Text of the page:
BBC Interview: Twenty Years After the Death of Kim Il Sung


 Dr. Antonio Betancourt meeting President Kim Il Sung in January 1994.

Kim Il Sung passed away 20 years ago on July 8. The BBC World Service broadcast an interview (click here to listen to the full interview) with Unificationist Dr. Antonio Betancourt on meeting President Kim five times (on the foundation of Reverend and Mrs. Moon’s visit with the North Korean leader in 1991), being in Pyongyang when he died, and, with Dr. Bo Hi Pak, attending Kim’s state funeral. Dr. Betancourt is currently Director, Office of Peace and Security Affairs, UPF International, in Washington, D.C., and Secretary General of the Summit Council for World Peace. A nine-minute podcast of the BBC interview may also be downloaded here.

In an analysis of the missed opportunities 20 years ago upon Kim’s passing, AU Blog Managing Editor Dr. Mark P. Barry posted an essay on, the leading site for researchers and journalists on North Korea, that provides an overview of what could have happened on the Korean Peninsula over the past two decades. Dr. Betancourt provided valuable assistance in the essay, and a great debt of gratitude is owed to Dr. Bo Hi Pak for his unique insights in Chapter 21 of Messiah: My Testimony to Rev. Sun Myung Moon, Vol. II. London’s The Guardian newspaper picked up Dr. Barry’s article days later, providing a vastly wider online readership, and he was also interviewed at length by South Korea’s OhMyNews (Korean only).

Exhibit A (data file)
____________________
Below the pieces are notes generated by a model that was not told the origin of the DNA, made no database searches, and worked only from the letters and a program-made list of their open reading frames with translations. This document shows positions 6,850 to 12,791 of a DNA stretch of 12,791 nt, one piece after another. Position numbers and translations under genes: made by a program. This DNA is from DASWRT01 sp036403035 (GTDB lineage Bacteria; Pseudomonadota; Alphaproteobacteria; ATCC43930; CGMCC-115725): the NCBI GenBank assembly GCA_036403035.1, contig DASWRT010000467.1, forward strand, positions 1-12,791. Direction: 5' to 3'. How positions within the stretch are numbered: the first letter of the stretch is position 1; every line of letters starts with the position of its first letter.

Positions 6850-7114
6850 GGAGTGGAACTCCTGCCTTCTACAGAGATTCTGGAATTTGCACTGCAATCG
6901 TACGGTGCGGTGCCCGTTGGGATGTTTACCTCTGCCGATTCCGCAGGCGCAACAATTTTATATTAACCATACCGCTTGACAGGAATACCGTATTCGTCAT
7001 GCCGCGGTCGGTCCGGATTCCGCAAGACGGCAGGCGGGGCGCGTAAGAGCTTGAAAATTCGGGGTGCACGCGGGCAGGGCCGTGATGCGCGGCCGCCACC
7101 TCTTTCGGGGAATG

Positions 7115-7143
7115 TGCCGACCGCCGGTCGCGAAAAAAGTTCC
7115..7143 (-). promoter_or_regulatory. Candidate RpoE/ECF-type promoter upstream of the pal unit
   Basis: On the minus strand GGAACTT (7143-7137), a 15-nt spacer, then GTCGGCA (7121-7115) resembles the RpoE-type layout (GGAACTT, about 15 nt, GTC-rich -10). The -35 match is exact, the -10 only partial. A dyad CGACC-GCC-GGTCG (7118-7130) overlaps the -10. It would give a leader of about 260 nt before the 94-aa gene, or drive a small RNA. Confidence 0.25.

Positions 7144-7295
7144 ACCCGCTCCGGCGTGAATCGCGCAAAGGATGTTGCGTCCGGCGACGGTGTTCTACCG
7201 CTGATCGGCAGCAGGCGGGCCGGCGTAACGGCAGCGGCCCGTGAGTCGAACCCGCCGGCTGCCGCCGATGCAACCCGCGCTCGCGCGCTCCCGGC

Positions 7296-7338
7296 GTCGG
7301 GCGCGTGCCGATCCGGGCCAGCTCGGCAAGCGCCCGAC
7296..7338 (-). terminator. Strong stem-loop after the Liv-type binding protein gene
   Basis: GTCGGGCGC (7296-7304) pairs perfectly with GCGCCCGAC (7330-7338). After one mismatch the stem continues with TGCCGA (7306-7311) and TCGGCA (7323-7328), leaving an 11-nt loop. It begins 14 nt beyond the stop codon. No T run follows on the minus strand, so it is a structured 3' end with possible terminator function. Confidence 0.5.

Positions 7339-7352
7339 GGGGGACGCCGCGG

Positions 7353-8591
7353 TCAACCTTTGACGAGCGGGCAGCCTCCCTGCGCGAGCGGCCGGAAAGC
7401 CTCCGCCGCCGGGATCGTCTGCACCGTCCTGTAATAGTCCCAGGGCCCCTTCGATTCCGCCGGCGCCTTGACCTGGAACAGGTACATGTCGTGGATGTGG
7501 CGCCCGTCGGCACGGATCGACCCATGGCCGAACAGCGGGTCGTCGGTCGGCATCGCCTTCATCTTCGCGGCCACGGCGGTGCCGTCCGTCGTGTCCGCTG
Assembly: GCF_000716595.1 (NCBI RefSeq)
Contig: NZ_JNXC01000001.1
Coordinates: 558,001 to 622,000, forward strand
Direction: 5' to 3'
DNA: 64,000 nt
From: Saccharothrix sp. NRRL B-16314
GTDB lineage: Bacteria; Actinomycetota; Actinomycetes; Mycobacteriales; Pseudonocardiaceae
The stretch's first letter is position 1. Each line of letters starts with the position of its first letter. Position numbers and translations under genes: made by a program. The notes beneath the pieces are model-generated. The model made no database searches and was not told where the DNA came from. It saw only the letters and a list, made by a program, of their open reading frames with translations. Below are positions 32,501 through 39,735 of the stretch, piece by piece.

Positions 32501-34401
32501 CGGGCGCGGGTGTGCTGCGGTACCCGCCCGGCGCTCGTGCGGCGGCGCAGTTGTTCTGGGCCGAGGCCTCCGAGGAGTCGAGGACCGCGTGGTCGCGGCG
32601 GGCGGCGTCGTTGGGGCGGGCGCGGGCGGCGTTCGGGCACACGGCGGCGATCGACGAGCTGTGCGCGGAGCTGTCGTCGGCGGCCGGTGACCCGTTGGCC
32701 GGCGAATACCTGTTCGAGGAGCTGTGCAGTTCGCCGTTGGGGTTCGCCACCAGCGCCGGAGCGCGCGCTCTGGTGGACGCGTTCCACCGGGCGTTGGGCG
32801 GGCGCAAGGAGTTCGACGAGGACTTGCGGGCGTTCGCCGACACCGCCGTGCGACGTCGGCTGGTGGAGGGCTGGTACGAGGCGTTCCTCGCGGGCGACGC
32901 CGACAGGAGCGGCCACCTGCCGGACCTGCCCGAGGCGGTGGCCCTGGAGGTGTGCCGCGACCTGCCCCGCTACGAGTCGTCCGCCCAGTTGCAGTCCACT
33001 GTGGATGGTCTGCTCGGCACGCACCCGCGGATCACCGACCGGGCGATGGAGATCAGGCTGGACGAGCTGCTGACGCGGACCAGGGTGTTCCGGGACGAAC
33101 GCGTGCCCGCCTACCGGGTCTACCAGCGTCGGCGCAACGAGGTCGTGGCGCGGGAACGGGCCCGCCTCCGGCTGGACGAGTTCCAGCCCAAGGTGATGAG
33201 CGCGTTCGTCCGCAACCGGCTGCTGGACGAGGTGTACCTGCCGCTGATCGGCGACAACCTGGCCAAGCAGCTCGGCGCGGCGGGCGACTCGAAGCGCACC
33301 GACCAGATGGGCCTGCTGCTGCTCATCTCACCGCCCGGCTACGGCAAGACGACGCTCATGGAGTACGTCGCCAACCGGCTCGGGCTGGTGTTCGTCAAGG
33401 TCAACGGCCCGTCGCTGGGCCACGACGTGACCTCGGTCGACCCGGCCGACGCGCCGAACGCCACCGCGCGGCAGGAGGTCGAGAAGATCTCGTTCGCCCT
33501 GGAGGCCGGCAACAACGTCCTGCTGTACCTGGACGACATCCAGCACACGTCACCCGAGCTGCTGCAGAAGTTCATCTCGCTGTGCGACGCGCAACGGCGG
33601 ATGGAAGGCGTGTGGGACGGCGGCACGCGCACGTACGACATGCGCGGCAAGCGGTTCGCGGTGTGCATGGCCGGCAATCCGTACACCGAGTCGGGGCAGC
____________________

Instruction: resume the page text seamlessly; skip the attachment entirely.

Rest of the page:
— The Editor

World Peace Center

The World Peace Center in Pyongyang (photo taken in December 2011 upon the 20th anniversary of Reverend and Mrs. Moon’s visit). The Peace Center was later used to receive condolence visitors upon the passing of Reverend Moon.

5 thoughts on “BBC Interview: Twenty Years After the Death of Kim Il Sung

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  1. Additional missed opportunities in helping change the situation on the Korean Peninsula came from our own Movement. Painful, hard-earned, but productive discussions took place to open an office in summer 1994 for the Federation for World Peace (the organization True Father represented when he went to the North). Kim Il Sung agreed to this project, which was why I traveled to the DPRK for a week in early July that year to continue the discussion and bring with me signed papers to start the project.